NORWAY – A former office manager has been charged with embezzling more than $16,000 from the substance abuse counseling business where she worked.

Katherine Barrucci, 34, of Bolster Place in Norway, was indicted Thursday by the Oxford County grand jury on charges of theft, forgery, and negotiating a worthless instrument.

Detective Gary Hill said Jennifer Raudonis, the owner of Common Ground Counseling, reported a theft from the business on Oct. 25, 2007. Hill said Raudonis suspected theft of cash paid by clients, and tried measures to stop it, including using receipts and ledgers. Hill said Barrucci left the business after Raudonis questioned employees about the theft.

Hill said Barrucci had worked at Common Ground since 2005.

A total of $16,935.76 was taken from the business between January 2005 and October 2007.

Hill said money paid by clients was kept in a locked file cabinet until Barrucci made deposits.

“There was a major discrepancy between the amounts she was depositing and the amounts she was taking in,” Hill said.

Barrucci is also accused of forging her name on four checks, worth a combined total of $1,104.26, and depositing them to her bank account between April and September last year.

Hill said Barrucci maintained her innocence in the matter, and that none of the missing cash was deposited in her bank account. He said he has not determined what the money was used for.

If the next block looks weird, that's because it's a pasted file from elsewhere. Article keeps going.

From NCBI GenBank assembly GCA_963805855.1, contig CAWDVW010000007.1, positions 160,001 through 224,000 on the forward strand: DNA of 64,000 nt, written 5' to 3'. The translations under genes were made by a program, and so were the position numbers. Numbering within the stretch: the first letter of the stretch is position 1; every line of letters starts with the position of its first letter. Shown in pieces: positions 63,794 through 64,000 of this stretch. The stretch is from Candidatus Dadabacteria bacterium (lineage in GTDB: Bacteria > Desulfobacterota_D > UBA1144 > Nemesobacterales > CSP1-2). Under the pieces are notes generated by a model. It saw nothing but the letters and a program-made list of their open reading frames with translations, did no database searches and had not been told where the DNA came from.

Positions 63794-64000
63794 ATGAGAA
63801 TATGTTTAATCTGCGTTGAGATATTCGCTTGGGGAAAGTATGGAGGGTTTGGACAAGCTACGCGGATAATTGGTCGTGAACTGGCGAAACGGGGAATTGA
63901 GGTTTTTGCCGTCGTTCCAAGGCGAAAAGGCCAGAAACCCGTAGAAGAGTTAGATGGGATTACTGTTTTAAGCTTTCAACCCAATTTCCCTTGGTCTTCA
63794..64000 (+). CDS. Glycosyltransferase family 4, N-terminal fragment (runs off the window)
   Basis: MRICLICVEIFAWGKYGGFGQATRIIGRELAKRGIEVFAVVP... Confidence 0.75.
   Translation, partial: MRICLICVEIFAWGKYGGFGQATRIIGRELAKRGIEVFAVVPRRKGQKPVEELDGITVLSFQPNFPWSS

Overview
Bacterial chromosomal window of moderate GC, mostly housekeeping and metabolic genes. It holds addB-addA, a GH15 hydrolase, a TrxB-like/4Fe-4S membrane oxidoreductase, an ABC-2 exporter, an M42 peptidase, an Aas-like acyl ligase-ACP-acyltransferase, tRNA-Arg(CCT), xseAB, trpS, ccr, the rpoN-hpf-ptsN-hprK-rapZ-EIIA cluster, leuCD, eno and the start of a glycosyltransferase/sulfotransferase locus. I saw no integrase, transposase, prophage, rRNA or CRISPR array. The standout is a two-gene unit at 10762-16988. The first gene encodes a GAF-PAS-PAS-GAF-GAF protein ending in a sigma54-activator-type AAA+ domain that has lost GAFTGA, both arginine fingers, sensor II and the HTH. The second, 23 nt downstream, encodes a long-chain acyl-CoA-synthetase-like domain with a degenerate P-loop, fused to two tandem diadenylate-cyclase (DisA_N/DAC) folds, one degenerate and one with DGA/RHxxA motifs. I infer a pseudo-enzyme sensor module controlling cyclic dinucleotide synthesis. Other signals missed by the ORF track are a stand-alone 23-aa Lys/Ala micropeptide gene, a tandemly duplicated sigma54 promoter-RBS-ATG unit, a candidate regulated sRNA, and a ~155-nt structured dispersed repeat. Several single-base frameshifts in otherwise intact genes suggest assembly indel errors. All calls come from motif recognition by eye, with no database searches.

In an unrelated matter, Barrucci also is accused of cashing several checks from closed accounts at Rainbow Federal Credit Union and Northeast Bank. Hill said the activity was discovered in the course of the investigation into the embezzlement from Common Ground.

Hill said $465 was taken from Rainbow Federal Credit Union and $275 was taken from Northeast Bank. According to the indictment, one $200 check was made out to Barrucci and the other $540 in checks were made out to another individual. Hill said those checks went to Barrucci’s juvenile son.

Hill said no money has been paid back to Common Ground, but that the business has an insurance policy that will cover the theft.

Hill said he has worked on at least five embezzlement cases in Norway in the past two years, and suggested that economic situations may be behind the thefts.

Raudonis was not available for comment on Monday.


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